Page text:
Subject: I have found a CD that I think you would enjoy
The greatest '90s rock'n'roll album you never heard
Fran Fried | Fresno, Ca. United States | 02/05/2005
(5 out of 5 stars)
"It ticks me off, drives me NUTS!, when people say "rock is dying" and things like that -- especially when most of the best rock'n'roll of the '90s and beyond never even got the chance to be heard on the right two-thirds of the FM dial (though now Steven Van Zandt is doing his damndest with his "Little Steven's Underground Garage" show). Take the garage underground, for example. Until Van Zandt, the only place you could hear a lot of the great contemporary stuff was on college/community stations, or if you were plugged into the loop and saw the bands on stage.
Exhibit A: "Live for Buzz," the 1993 debut album by the mighty trio from Trenton, N.J., The Swingin' Neckbreakers -- one of the best bands the three-decades-old garage scene ever produced. The group has it all; a killer name (taken from old pro wrestler Ken Patera's signature move), most excellent taste in remakes (read on), solid guitar bashing (Don "Shaggy" Snook for the first two of their four albums to date, Jeff Jefferson since), a drummer (John Jorgenson) who puts Bamm-Bamm Rubble to shame -- and a fiery frontman (John's brother Tom Jorgensen, the bassist) who can take the "sat" out of "Saturday night" with one shout into his microphone, be it live or in the studio. And at 6-foot-something, with a mouth big enough to give Steven Tyler a run, Tom looks ready to swallow his big ol' industrial-strength mic whole -- if he doesn't scream it into oblivion first.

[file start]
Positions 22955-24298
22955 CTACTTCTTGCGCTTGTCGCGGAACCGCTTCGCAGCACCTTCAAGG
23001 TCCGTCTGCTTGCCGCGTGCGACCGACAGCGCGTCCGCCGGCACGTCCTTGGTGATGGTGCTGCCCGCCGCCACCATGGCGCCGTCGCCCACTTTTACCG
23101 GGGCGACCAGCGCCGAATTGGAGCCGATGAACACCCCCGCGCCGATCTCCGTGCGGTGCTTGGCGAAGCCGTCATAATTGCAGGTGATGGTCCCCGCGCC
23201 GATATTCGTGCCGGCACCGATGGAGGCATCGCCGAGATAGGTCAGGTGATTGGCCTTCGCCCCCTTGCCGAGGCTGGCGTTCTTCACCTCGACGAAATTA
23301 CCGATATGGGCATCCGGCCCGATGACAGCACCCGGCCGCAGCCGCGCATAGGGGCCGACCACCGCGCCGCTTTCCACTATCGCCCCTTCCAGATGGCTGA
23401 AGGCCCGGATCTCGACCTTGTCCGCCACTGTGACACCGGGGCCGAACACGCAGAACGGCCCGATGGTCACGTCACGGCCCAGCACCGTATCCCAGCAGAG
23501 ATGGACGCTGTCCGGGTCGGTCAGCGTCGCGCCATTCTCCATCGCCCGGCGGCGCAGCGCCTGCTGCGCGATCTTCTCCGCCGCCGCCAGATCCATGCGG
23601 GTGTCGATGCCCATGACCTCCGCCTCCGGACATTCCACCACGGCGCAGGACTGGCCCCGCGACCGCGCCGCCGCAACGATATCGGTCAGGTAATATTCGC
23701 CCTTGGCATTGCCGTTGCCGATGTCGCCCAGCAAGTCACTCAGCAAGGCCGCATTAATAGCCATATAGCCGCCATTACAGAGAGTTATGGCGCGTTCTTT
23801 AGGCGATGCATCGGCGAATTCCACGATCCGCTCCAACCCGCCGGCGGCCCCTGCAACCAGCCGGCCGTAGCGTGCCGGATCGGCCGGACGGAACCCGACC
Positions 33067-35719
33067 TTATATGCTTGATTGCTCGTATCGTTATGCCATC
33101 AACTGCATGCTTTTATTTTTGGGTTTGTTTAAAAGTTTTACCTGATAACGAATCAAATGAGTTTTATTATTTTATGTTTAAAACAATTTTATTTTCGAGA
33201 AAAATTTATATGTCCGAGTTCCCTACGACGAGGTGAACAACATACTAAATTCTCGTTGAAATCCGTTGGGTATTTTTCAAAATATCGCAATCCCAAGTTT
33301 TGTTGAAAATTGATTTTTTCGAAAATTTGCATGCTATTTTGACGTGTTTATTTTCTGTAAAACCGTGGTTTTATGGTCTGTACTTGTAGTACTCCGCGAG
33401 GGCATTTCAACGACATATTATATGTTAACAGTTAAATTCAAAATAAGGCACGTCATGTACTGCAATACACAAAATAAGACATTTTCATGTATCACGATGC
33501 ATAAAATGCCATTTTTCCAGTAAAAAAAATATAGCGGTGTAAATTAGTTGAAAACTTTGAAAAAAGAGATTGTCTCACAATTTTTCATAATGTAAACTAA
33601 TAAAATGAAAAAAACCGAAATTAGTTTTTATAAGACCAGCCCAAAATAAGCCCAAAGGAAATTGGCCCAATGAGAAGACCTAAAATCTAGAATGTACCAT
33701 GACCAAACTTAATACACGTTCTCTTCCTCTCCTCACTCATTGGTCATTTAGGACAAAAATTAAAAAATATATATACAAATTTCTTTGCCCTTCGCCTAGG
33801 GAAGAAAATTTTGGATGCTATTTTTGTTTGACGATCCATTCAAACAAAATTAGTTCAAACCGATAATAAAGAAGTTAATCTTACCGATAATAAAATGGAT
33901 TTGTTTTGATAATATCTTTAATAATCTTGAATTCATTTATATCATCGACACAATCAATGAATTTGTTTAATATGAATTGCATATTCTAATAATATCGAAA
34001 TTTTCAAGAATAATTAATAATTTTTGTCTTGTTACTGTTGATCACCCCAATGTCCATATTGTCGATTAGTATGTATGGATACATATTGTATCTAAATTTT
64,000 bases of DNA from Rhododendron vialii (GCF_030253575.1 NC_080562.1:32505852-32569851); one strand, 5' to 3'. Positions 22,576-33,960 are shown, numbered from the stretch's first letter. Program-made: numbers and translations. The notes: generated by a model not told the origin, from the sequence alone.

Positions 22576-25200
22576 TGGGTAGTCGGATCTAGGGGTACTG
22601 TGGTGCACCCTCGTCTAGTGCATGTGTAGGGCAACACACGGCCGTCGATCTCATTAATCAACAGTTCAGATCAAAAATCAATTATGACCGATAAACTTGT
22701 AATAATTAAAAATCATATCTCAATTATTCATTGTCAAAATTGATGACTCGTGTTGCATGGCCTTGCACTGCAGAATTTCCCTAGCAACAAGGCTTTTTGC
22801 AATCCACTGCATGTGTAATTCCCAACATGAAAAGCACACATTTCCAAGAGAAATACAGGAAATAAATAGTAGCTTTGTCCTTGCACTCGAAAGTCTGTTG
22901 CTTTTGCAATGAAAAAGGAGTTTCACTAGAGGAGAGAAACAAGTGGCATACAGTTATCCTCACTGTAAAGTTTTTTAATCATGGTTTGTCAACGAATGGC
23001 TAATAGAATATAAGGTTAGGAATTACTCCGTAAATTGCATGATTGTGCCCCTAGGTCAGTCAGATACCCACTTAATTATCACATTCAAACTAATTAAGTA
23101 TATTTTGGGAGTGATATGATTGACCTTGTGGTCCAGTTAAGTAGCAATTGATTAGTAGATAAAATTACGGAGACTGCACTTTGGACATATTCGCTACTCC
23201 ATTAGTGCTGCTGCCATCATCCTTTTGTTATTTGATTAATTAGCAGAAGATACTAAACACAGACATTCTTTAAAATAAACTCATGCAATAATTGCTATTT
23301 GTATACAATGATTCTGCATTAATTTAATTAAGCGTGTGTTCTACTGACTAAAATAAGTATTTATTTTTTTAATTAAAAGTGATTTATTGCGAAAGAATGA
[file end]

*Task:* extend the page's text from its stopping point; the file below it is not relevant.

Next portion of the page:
"Live for Buzz" was a revelation to garageheads in the early '90s, and it hasn't aged much since (even if we have). This is still a disc powerful enough to shake a few neck bolts and lower vetrebrae loose and send you home hoarse, creaky knees pulverized, by the time you're done dancing to it. Their cover songs are so obscure by mainstream standards (even a Kinks tune, "I Took My Baby Home") that they've had no trouble making them their own: "Boss Hoss" by The Sonics, "Thinkin' Man's Girl" by Lord Luther, "The Girl Can't Dance" by Bunker Hill, "Same All Over the World" by '60s Connecticut teen band The Squires, "Shake It Some More" by Tony Sheridan. And their originals ("You," "Little Pink Medicine," "Take Your Life" and the title cut) are flat-out incendiary.
When the "industry" was pushing "grunge" down our throats in the early '90s, I was forcing it right back up -- and listening to the Neckbreakers and their kindred souls instead. This was where it was at -- and still is. I want fire, passion and melody from my rock'n'roll -- no moaning, groaning, contrived, heartless mnelodrama -- and this was the most fiery and passionate and ass-shaking rock'n'roll album of the entire '90s. And it hasn't aged a day in 12 years."